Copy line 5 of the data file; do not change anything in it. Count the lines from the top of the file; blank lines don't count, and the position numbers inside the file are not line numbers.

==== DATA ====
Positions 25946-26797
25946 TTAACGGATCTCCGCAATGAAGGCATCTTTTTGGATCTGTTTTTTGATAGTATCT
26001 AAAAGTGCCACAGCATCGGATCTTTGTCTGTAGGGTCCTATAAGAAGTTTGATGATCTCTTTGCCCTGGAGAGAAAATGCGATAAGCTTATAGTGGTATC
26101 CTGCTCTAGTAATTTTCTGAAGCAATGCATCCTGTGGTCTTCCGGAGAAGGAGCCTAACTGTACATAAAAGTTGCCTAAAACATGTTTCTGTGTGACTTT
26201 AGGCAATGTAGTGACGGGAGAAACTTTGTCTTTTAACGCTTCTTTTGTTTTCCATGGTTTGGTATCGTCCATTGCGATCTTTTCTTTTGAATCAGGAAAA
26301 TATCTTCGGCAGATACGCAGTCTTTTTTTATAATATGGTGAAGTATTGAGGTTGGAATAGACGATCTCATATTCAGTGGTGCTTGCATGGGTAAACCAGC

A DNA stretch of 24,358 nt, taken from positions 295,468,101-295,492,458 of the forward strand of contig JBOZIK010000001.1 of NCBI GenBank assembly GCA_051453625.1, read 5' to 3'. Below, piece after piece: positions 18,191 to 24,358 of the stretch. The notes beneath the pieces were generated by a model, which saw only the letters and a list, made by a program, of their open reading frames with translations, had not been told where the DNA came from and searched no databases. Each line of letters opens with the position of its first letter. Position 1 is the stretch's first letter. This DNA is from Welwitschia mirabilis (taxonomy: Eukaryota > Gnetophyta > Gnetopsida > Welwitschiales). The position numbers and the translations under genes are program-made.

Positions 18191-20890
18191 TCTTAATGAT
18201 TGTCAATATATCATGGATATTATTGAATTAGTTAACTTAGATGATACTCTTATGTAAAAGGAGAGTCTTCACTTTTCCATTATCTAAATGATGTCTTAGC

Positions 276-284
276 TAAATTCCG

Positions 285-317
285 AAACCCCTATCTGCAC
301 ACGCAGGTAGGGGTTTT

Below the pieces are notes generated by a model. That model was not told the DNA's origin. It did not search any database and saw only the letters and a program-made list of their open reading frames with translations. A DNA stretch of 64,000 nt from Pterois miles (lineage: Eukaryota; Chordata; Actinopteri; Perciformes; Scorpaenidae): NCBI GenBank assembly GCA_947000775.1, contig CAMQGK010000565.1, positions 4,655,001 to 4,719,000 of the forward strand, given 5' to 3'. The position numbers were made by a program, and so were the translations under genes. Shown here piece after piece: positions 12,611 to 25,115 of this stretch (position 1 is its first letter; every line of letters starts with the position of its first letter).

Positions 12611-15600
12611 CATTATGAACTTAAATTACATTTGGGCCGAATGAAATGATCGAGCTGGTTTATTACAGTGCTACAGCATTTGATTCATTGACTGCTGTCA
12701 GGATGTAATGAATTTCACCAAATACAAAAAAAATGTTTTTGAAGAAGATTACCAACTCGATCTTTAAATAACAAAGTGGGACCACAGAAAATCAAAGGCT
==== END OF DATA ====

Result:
26201 AGGCAATGTAGTGACGGGAGAAACTTTGTCTTTTAACGCTTCTTTTGTTTTCCATGGTTTGGTATCGTCCATTGCGATCTTTTCTTTTGAATCAGGAAAA